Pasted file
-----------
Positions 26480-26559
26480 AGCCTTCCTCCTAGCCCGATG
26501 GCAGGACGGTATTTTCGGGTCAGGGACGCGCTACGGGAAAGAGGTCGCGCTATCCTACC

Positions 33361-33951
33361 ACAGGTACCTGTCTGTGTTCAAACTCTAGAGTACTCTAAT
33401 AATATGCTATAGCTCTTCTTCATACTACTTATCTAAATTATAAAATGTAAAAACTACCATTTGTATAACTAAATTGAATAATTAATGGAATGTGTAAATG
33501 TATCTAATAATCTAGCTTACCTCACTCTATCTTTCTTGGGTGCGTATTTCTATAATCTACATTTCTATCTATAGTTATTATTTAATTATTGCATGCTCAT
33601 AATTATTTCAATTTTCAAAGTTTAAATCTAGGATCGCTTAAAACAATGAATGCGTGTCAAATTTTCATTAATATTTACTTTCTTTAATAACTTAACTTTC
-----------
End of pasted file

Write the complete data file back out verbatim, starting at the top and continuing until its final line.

Positions 26480-26559
26480 AGCCTTCCTCCTAGCCCGATG
26501 GCAGGACGGTATTTTCGGGTCAGGGACGCGCTACGGGAAAGAGGTCGCGCTATCCTACC

Positions 33361-33951
33361 ACAGGTACCTGTCTGTGTTCAAACTCTAGAGTACTCTAAT
33401 AATATGCTATAGCTCTTCTTCATACTACTTATCTAAATTATAAAATGTAAAAACTACCATTTGTATAACTAAATTGAATAATTAATGGAATGTGTAAATG
33501 TATCTAATAATCTAGCTTACCTCACTCTATCTTTCTTGGGTGCGTATTTCTATAATCTACATTTCTATCTATAGTTATTATTTAATTATTGCATGCTCAT
33601 AATTATTTCAATTTTCAAAGTTTAAATCTAGGATCGCTTAAAACAATGAATGCGTGTCAAATTTTCATTAATATTTACTTTCTTTAATAACTTAACTTTC